What is the overall purpose of Silent Spring, and which literary devices does the author use to accomplish this?

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Rachel Carson's Silent Spring was written to show the way that pesticides hurt the environment. Carson shows how the toxins in pesticides can travel through the food chain to kill animals who don’t linger near them such as birds, including eagles. She explains that toxins can cause cancer in humans by hanging out in fat cells where they break down and affect other cells in the body. Carson closes the book by offering natural alternatives to pesticides that will allow for safer food and air.

Throughout the book, Carson uses a number of literary devices to further drive home her message.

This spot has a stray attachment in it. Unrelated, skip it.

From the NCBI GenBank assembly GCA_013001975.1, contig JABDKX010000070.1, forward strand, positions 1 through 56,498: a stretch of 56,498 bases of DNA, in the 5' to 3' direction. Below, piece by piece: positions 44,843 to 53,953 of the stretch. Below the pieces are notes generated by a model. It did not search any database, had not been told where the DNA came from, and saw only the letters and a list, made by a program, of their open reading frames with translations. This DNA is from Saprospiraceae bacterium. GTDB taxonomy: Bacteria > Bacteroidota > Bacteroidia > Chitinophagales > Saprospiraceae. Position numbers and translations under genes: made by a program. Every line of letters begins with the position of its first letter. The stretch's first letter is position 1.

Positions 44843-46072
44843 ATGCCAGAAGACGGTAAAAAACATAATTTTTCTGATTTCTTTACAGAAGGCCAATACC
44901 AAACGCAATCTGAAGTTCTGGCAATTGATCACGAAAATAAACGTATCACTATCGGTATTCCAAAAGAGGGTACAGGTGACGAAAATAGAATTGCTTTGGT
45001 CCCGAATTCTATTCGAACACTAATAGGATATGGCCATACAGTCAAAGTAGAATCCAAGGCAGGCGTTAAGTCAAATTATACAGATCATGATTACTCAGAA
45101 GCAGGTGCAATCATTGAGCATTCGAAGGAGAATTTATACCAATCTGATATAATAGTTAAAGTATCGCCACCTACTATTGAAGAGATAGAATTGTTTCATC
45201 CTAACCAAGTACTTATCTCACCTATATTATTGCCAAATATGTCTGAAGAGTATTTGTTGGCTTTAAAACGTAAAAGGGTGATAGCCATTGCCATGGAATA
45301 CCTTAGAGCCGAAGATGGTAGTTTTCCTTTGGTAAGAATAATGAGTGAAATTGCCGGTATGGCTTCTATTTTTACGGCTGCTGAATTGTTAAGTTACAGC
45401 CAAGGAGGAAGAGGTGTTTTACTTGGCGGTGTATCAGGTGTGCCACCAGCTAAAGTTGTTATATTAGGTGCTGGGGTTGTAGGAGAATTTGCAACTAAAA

Fable: The first chapter of the book explores the juxtaposition of two worlds. In one, nature is healthy and thriving and in the other it is diseased and dead. The fable that Carson creates forces the reader to consider how to avoid the diseased world in favor of a safe and happy existence. Carson herself ends the story by asking, “What has already silenced the voices of spring in countless towns in...

(The entire section contains 3 answers and 687 words.)

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